ACR Master Ralph Snyderman, MD, chancellor emeritus for health affairs at Duke University in Durham, N.C., and founder and chairman of Proventys Inc., recently received the 2007 Leadership in Personalized Medicine Award. The award, given by the Personalized Medicine Coalition (PMC), honors Dr. Snyderman’s efforts to advance predictive and targeted therapies on a national scale.
The Rheumatologist: February 2008
OMERACT selects outcomes measures with an egalitarian process
John Hardesty Bland, MD, professor of medicine emeritus at the University of Vermont College of Medicine in Burlington, died on March 15, 2007. He was midway through his 90th year, fulfilling the prescription of his last book, Live Long, Die Fast: Playing the Aging Game to Win, published when he was 80. A consummate rheumatologist and wonderful bedside doctor and teacher, Dr. Bland was also one of the genuine polymaths in the American medical world.
Osteonecrosis, also called avascular necrosis or aseptic necrosis, is a condition in which the death of bone cells (due to decreased blood flow) can lead to pain and collapse of areas of bone. This collapse of bone, in turn, can lead to degenerative arthritis of nearby joints, most commonly the hips and knees. Less frequently affected are the shoulders, hands, and feet. In rare instances, osteonecrosis can occur in the jaw— resulting in pain and mouth ulceration. Osteonecrosis is not fatal, but can lead to pain, arthritis, problems with physical activity, and even the need for joint replacement. Most of the 10,000 to 20,000 Americans developing osteonecrosis annually are between age 20 and 50. These individuals usually have a history of serious trauma, corticosteroid use, excess alcohol intake, or other conditions including systemic lupus erythematosus, dysbarism (“the bends” that occur with scuba diving), blood disorders, HIV infection, and radiation therapy.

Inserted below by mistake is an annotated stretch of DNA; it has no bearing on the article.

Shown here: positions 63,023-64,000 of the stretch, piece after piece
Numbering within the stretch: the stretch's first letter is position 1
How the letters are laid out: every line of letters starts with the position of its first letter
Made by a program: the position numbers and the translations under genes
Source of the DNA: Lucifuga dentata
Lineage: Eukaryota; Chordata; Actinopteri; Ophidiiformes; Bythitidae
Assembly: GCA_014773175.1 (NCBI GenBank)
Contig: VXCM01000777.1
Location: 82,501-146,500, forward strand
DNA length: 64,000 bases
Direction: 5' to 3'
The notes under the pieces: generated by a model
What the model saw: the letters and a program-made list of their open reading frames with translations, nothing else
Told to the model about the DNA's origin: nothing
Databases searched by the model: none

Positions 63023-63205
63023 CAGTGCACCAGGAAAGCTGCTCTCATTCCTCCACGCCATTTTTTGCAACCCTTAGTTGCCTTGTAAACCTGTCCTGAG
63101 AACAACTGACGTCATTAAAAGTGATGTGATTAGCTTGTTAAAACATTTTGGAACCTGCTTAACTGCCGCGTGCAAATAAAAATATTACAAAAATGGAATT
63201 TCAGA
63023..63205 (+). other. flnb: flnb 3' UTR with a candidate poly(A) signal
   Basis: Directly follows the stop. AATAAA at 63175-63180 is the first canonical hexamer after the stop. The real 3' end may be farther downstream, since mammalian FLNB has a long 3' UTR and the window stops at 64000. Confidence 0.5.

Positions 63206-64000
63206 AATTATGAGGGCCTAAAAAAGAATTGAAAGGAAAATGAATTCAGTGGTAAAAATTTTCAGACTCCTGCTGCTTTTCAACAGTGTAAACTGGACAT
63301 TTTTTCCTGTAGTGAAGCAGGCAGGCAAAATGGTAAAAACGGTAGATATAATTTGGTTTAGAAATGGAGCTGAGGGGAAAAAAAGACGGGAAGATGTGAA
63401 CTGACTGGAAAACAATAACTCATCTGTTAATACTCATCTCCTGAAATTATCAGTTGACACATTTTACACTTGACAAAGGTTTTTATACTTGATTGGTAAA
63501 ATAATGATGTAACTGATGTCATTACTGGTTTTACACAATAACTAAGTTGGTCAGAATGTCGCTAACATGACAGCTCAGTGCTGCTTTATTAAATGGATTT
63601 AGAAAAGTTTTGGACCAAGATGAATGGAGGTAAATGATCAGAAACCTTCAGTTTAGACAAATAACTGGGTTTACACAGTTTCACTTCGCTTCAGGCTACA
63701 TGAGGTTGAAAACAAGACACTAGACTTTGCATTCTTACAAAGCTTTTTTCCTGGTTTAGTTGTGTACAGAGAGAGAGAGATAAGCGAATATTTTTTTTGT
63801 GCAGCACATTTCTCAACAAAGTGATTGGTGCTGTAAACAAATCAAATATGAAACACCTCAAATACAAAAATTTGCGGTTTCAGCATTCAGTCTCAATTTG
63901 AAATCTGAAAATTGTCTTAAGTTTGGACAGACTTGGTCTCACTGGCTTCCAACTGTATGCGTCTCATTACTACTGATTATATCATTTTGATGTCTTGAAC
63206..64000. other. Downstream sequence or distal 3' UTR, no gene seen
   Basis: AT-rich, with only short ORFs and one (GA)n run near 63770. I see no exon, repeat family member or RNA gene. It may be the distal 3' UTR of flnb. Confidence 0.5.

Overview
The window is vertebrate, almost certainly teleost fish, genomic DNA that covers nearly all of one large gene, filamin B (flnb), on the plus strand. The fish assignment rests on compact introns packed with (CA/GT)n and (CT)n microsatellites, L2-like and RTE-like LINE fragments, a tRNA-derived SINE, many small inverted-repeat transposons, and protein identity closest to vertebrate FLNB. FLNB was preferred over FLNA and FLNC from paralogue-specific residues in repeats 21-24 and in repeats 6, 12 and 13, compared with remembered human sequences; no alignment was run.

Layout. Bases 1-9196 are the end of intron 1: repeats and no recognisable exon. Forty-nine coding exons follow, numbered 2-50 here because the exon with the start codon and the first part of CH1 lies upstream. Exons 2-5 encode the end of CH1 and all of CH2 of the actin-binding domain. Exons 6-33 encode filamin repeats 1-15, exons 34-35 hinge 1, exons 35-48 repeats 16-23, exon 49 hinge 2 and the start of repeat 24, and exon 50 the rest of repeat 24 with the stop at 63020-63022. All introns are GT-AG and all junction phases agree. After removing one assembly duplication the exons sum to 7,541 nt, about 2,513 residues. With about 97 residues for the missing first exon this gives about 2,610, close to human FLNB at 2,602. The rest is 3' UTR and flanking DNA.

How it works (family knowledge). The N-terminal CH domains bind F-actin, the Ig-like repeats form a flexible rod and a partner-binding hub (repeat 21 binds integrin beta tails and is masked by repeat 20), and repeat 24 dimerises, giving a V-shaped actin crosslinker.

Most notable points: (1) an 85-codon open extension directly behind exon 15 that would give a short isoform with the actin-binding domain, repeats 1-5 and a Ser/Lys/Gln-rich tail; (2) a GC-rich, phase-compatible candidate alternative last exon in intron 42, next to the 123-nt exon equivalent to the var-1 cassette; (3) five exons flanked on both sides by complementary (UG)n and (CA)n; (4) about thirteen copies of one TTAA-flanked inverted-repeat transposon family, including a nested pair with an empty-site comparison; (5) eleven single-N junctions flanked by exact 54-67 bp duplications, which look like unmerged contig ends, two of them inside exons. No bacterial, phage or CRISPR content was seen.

If you work in the field of rheumatology, you know the importance of mentoring students who show interest in the field. With the many specialty options presented to healthcare students, it is of vital importance to open the door to rheumatology.
The 2008 ACR State-of-the-Art Clinical Symposium will present current, cutting-edge information on a broad array of topics in rheumatology.
The 2007 AMA House of Delegates interim meeting was held November 10–13 in Honolulu. The ACR was represented by its delegate, Melvin Britton, MD, and alternate delegate, Gary Bryant, MD.
February’s Coding Challenge
February’s Coding Answer
On November 9, during the 2007 ACR/ARHP Annual Scientific Meeting in Boston, more than 200 attendees and community friends took steps to ensuring the future of rheumatology by competing in the annual REF 5K Run/Walk. Through the generous donations of those who participated and corporate support from UCB, Inc., the event raised over $67,500 for REF award and grant programs.
While attending the ACR Annual Scientific Meeting in Boston, ACR member Ignacio Garcia-De La Torre, MD, visited the ACR Research and Education booth to purchase the latest Rodnan commemorative gout print, A Fisher-King.
The ACR has named Marc C. Hochberg, MD, MPH, as the principal investigator (PI) for the upcoming, “Guidelines for the Management of Osteoarthritis [OA] of the Hip, Knee, and Hand.” Dr. Hochberg is professor of medicine and epidemiology and preventive medicine and head of the division of rheumatology and clinical immunology at the University of Maryland School of Medicine in Baltimore.
The WOMAC index standardized OA status measurement, as described by its creator
The circadian rhythm offers insight into treating rheumatic diseases
Medically unlikely edits (MUEs), formally known as medically unbelievable edits, took effect with the Centers for Medicare & Medicaid Services (CMS) on January 2, 2007. The function of MUEs is to detect and deny unlikely CMS claims on a pre-payment basis with the intention of improving Medicare’s payment process.
Over time, one would expect financial management of a medical practice to become more streamlined and simple. With the abundance of electronic tools, software programs, and the Internet, you can find assistance and problem-solving strategies for economic efficiency. In the rush to take advantage of these support tools, basic facets of financial management, such as billing and collection, have fallen by the wayside.
Thoughts from a career spent understanding—and alleviating—pain
How I learned to balance the complex equation of loss and gain from disease
Where should we focus?
The new kids on the block have rheumatologic ramificatons